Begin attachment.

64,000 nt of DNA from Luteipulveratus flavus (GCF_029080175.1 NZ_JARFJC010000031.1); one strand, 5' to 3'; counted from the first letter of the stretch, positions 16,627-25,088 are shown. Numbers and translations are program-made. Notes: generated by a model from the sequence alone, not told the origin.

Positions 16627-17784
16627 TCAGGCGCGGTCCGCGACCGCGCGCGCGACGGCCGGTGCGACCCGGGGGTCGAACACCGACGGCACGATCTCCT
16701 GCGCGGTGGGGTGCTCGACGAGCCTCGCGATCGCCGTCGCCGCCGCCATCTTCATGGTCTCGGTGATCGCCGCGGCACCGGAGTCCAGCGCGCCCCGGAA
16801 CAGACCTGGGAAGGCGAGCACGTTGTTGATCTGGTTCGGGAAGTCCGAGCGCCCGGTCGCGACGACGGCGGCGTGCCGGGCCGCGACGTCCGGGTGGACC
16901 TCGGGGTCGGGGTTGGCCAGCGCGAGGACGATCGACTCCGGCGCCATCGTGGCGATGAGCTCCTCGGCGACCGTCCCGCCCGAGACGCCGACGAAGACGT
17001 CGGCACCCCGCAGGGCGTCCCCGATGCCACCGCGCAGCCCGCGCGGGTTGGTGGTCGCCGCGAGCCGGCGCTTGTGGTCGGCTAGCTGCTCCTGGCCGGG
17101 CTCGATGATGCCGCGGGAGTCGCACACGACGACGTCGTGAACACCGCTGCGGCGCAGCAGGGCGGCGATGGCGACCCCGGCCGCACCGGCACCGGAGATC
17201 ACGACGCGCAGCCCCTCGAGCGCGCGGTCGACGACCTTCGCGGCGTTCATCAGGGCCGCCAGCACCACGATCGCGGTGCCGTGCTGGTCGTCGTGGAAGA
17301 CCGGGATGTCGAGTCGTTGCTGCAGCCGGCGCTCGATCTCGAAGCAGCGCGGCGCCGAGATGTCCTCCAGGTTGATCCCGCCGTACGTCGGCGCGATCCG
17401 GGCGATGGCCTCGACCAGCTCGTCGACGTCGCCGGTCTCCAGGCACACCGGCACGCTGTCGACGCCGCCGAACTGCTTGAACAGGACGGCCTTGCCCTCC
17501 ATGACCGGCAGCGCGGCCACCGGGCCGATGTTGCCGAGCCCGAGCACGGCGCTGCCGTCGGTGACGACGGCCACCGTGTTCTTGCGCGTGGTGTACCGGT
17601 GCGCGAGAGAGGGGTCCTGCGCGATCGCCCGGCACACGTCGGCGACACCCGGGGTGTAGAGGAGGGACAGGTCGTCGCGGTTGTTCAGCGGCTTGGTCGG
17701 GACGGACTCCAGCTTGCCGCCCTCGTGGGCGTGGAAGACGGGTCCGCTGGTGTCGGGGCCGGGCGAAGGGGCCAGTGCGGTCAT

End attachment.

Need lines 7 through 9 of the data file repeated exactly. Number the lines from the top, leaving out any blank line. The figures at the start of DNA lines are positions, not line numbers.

17001 CGGCACCCCGCAGGGCGTCCCCGATGCCACCGCGCAGCCCGCGCGGGTTGGTGGTCGCCGCGAGCCGGCGCTTGTGGTCGGCTAGCTGCTCCTGGCCGGG
17101 CTCGATGATGCCGCGGGAGTCGCACACGACGACGTCGTGAACACCGCTGCGGCGCAGCAGGGCGGCGATGGCGACCCCGGCCGCACCGGCACCGGAGATC
17201 ACGACGCGCAGCCCCTCGAGCGCGCGGTCGACGACCTTCGCGGCGTTCATCAGGGCCGCCAGCACCACGATCGCGGTGCCGTGCTGGTCGTCGTGGAAGA